Bats and skeletons: how five kids discovered a priceless cave in Spain
This year marks the 60th anniversary of the random find by a group of youths from Nerja, in Málaga
The youngsters were looking for bats. They spied a few emerging from a crack, and decided to step into the heart of the mountain to see where the animals lived.
Everything was going well until the five friends ran into several stalactites and stalagmites blocking their way. Undeterred, the little group returned the next day armed with a hammer and a couple of flashlights.
I remember I was very scared
José Luis Barbero
After breaking their way through, the young explorers found themselves inside a large hollow space filled with strange rock formations. And then they found two skeletons. They began to panic.
“What if we had ended up trapped in there as well?” wonders José Torres, who was 16 when he and his friends unwittingly discovered the cave of Nerja in 1959.
The cave, located within Málaga province in southern Spain, is of great interest to scientists, as its rock formations go back 800,000 years. It also contains a huge gallery of prehistoric art made up of nearly 600 motifs. It was declared a Cultural Interest Site in 1985 and an archeology zone in 2005.
Next January 12 marks the 60th anniversary of the discovery by the group of adventurous teens, and the foundation that manages the site has prepared a tribute for them. Besides representing the town of Nerja at the next FITUR international tourism fair, during the month of April they will serve as guides to cave visitors.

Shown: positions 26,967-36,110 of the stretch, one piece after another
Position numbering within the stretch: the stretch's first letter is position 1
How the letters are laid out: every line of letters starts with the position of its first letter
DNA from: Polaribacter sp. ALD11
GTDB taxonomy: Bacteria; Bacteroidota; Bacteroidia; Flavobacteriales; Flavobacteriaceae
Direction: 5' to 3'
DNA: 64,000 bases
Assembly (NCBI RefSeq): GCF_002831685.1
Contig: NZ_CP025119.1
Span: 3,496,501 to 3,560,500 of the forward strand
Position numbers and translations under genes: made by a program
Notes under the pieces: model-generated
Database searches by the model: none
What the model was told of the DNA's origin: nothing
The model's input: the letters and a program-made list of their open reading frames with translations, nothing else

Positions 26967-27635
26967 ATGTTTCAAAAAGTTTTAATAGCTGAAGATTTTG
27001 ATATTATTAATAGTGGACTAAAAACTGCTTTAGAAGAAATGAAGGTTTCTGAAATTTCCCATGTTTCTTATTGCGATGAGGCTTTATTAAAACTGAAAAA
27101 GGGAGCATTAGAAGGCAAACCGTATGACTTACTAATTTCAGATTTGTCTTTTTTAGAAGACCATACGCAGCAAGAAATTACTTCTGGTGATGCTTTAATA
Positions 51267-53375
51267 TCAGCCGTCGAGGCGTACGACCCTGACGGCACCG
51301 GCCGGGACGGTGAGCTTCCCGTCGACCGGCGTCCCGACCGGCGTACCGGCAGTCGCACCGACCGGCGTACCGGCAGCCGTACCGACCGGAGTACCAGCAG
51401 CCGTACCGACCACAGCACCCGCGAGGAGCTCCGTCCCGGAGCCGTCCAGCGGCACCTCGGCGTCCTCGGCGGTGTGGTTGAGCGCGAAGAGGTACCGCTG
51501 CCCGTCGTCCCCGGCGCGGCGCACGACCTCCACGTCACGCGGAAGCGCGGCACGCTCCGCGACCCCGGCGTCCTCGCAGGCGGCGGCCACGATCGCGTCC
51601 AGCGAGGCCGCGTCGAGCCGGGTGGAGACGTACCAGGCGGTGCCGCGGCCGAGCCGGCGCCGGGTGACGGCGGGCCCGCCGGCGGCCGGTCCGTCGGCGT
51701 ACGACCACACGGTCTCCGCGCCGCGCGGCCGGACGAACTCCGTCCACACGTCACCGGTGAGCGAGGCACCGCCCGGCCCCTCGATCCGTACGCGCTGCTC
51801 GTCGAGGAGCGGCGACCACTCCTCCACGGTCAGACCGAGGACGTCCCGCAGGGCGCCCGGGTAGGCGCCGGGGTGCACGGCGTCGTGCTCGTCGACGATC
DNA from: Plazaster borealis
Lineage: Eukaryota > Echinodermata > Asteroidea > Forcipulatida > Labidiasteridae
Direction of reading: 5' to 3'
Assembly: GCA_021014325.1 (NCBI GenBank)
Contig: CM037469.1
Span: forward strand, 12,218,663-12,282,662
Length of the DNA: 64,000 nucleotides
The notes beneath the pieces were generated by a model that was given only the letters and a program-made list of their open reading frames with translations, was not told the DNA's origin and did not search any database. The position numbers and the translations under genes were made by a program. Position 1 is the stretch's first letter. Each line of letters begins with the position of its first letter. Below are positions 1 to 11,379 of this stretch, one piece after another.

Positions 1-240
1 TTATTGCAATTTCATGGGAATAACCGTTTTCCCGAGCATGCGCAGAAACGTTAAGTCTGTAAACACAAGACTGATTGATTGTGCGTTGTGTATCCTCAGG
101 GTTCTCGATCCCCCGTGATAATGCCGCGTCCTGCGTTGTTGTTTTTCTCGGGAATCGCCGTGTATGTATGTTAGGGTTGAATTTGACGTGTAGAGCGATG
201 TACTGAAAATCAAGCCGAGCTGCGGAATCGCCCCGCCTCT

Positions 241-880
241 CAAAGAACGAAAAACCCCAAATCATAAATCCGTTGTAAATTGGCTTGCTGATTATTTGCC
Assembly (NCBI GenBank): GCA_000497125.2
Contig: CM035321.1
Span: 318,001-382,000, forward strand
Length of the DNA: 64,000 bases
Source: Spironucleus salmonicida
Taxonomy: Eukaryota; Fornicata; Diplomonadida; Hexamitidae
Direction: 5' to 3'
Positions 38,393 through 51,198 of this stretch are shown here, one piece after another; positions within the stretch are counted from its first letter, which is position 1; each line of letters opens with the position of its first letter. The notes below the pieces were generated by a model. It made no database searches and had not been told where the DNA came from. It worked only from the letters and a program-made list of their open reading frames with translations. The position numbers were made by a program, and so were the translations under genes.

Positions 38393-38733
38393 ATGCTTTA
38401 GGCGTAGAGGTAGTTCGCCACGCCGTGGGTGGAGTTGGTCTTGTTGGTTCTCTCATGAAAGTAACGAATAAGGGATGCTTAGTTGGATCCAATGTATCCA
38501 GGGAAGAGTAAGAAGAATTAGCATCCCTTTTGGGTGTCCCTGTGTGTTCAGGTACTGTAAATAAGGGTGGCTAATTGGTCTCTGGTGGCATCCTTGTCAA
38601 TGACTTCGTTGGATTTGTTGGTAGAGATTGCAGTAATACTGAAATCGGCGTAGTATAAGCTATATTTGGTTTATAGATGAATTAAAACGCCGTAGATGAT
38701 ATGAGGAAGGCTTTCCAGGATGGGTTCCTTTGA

Today, around a third of the 300,000 square meter space is open to visitors, and 450,000 people buy a ticket each year. Only the Picasso Museum in Málaga city attracts more tourists.
Experts believe that the cave was inhabited 25,000 years ago, although ongoing studies suggest there may have been humans there as early as 40,000 years ago. Every other week, a new object is found at the site that sheds new light on various periods of early human history. These artifacts are kept at the Nerja musem.
José Torres had arrived in Nerja with his family after his father, a Civil Guard officer, was sent there. His new friends said they wanted to show him a magical place that they had explored superficially years earlier.
The leader of the group was Francisco Navas, then 21 and the oldest of them all. There was also Manuel Muñoz, 18, and his brother Miguel, 13. “I was very scared,” recalls the latter. The fifth explorer, José Luis Barbero, who was 15 at the time, passed away in 2007.
When they emerged from the cave and told people that they had found some skeletons, nobody would believe them except for their schoolteacher, Carlos Saura. The story spread, and on June 12, 1960 the cave was first opened to the public. That year also marked the beginning of a music and dance festival that continues to take place every year since then.
The youths began working as tour guides in the cave. “We took a course because we knew nothing about speleology, or about anything that was inside the cave for that matter,” recalls Manuel Muñoz.
Some of them moved on to other jobs a few years later, but others like Muñoz devoted their entire professional lives to the cave. And all five of them have at least one child who is now working there.
They are “incredibly proud” of their discovery even though it was “random luck, an accumulation of circumstances,” admits Francisco Navas.
These days, there is a monument to the five men outside the entrance where they first went in, embarking on an adventure that would change their lives.
English version by Susana Urra.